Consider your lease payments on a monthly basis or yearly basis, and then consider fuel, insurance, and so forth.
Don’t be fooled by the false-logic argument that your lease payments are payments into nothing, whereas car loan payments end with you owning a car. The total cost of a car purchase may turn out far more than what you pay for your car lease. When you finally pay off your car, the market value is often a tiny fraction of what you have paid. In terms of investing, there are many times when your cost per day is far less with a lease than car buying. When you buy, you have to worry about the retail price and value of the car. That is not the case at the end of your lease.
When doing the math, also decide if you need to consider gap insurance. This provides cover for the difference between the lease contract’s residual value and the true market value of the leased vehicle.
Look Into an Auto Loan For The Make and Model
Try to keep an open mind when you are looking for a car. You may have the best car in mind that could be expanded a little in order to get you the best deal. For example, you may have decided you need a four-seater car because you have kids, but there are Nissan GTR cars out there with four doors. You may have decided a smaller car is best, but there may be a great deal on some SUVs.
Once you have found a good deal on some lease cars, take a look at the price of the vehicle, at the purchase price, and then at the purchase option at the end of the lease. If the price of the lease is low when compared to the purchase price and auto loan payments, then you are probably getting a good deal.
Your Credit Score and The Monthly Payment
Yes, your credit score will affect your ability to get a car lease and the overall cost of your car lease. There is also very little room for negotiation unless you have a great credit rating. Some websites have a payment estimator. You enter things like the proposed mileage you intend to drive, the number of years you wish to keep the car, and so forth. You are then given an estimated price.
If your credit is okay but not great, then it will affect your costs in a very general way. Your costs will go up across the board, not just on a single vehicle or a subset of vehicles. The quotation tool should inform you that the quotes you are receiving are ballpark figures from lenders and shouldn't be taken too seriously. They are best used as a way of comparing the costs of vehicles rather than trying to get an accurate out-the-door price.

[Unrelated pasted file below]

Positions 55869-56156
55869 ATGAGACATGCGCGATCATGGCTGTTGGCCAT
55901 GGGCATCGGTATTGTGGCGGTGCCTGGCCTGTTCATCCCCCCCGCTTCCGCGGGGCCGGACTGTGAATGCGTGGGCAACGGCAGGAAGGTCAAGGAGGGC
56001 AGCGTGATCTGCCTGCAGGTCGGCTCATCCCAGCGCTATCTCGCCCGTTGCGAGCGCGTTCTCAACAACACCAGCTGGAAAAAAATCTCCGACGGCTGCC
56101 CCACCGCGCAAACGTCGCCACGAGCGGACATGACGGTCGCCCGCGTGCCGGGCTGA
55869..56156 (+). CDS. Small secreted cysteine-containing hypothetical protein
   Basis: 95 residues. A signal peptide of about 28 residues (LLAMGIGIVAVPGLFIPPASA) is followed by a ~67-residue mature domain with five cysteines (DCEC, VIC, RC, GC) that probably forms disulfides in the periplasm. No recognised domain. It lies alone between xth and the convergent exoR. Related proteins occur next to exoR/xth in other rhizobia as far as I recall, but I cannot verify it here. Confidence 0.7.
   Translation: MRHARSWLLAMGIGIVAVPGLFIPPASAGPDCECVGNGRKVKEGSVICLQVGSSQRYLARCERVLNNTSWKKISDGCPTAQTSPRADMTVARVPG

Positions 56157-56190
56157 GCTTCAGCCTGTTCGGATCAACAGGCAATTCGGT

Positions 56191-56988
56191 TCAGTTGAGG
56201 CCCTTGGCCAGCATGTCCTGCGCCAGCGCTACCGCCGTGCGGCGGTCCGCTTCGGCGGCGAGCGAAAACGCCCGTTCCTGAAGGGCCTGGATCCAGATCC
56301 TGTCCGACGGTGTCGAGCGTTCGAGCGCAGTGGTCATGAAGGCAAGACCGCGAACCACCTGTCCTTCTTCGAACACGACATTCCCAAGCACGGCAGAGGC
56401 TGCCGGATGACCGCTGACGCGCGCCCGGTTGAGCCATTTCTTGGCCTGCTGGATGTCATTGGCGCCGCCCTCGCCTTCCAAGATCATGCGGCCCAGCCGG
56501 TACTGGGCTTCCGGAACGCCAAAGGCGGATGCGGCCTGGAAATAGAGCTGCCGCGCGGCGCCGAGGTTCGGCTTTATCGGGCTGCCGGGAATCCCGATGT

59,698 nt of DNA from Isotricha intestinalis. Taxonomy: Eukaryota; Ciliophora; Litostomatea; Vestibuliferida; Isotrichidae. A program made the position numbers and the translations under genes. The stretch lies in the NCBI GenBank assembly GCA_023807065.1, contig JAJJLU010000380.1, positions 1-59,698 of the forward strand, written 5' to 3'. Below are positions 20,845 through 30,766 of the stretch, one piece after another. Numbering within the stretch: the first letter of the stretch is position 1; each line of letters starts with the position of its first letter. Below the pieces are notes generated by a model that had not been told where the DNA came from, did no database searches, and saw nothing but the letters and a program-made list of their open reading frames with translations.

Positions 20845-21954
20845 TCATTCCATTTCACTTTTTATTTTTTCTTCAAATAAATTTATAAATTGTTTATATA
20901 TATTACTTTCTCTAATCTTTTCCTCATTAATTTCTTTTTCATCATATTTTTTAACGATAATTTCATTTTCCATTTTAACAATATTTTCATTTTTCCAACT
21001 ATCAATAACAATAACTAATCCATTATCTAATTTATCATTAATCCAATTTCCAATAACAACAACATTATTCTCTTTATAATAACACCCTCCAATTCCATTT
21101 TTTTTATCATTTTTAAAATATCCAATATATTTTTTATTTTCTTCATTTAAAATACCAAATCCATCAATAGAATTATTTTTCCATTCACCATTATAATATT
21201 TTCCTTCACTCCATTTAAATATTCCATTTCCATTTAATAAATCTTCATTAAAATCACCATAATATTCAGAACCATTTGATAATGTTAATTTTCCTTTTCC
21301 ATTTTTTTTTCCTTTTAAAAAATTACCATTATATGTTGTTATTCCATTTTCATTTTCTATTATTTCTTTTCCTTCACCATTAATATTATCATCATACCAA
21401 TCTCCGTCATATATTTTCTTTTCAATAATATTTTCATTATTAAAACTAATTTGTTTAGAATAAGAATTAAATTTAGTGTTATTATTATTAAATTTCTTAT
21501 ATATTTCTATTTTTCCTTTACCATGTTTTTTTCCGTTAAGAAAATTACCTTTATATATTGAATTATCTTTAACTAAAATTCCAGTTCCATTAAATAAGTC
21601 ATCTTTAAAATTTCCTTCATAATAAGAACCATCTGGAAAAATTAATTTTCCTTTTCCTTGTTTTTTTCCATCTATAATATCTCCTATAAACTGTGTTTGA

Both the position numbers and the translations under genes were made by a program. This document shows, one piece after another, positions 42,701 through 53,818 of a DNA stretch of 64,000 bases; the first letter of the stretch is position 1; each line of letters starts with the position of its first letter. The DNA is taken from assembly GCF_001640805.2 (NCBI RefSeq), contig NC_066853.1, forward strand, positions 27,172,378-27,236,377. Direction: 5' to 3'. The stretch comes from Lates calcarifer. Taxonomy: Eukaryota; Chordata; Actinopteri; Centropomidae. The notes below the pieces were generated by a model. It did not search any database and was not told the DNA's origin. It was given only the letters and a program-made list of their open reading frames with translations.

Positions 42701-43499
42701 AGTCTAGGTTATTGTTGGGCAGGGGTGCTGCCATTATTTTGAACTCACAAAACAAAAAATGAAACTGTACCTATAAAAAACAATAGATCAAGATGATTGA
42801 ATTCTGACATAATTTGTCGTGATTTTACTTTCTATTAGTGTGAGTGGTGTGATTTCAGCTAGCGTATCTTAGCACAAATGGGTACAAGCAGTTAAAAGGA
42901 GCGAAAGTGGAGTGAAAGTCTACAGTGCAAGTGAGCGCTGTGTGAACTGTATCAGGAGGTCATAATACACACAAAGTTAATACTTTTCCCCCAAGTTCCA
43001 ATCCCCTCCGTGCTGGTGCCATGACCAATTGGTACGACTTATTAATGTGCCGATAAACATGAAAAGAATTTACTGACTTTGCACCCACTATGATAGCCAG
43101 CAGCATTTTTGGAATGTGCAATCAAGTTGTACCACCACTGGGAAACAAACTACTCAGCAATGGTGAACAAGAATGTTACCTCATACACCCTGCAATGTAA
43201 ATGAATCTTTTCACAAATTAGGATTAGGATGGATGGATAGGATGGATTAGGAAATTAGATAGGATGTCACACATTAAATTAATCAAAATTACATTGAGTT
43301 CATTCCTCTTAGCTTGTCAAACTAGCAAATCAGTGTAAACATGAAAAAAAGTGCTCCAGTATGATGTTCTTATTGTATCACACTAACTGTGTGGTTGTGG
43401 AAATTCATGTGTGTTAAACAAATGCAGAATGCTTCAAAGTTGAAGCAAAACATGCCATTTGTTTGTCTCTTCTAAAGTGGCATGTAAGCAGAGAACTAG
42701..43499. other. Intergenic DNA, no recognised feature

Negotiating Your Lease Payment
This is a tricky subject because there is always some overly polished YouTube star telling you how to negotiate your way to success with lease companies. In reality, the leasing companies would rather walk away from a deal than offer a discount because the hassle isn't worth the loss in profits.
If you are going to try to negotiate, then there are two things to consider. The first is your credit score. If you have a great credit rating, then the lessor may have some room to lower the price. The second method is to shop around for the same deal from all the leasing companies you can find and then show the lessor those quotes when you negotiate.
With that said, if there are companies out there offering lower prices and they are not scammers, shouldn't you be shopping with them? Probably - except if you are at the end of a leasing period and want to stay with the same leasing company for your new leased vehicle.
You probably shouldn't play hardball because the leasing company is often better off leaving the deal on the table than they are being bullied into taking a lower price.
Finding The Residual Value
There are plenty of online articles and videos about how you should figure this out. The point is that you probably “Should” figure it out.
What does the leasing place say that the car will be worth after the lease has finished? Are they going to offer to sell you the car, and how much are you expected to pay? Even if you are not considering buying the car, things may change in the next few years. What if there is a big economic collapse or massive inflation? After your lease is up, you may want a new car but they are massively expensive.
In that case, you could consider buying your lease car since you know you have taken good care of it by having it new. It is one of the few ways you can buy a (technically) used car and be sure of its entire history.
What About Early Termination?
If you would like to get out of your lease before you have finished paying, perhaps because you don't need the car anymore, then you can ask the lessor, but they have no obligation to say yes. If they do, they will probably charge you a steep fine to get out of your lease. Otherwise, you will need to keep paying your lease until it is completed or sell your lease. The legality and liability of selling your lease seem to vary from state to state and country to country so you’ll need to work with the terms of your lease.
Where Can I Get Any Make or Model?
Ideally, you should look for a dealership that has fair fee rates and that offers a good lease term for the right price. The hard part is finding a leasing company that has a big range of cars and vehicles. Luckily, even in this day and age, you can get just about any type of make and model of car from IMX Auto Leasing.
If you are struggling to find a good leasing service or struggling to find the type of car you want, check out IMX Auto Leasing. IMX Auto is a great place to go if you're looking to lease a vehicle, and we're confident that we can help you find the perfect car at a price that fits your budget. Contact us today to learn more and get started.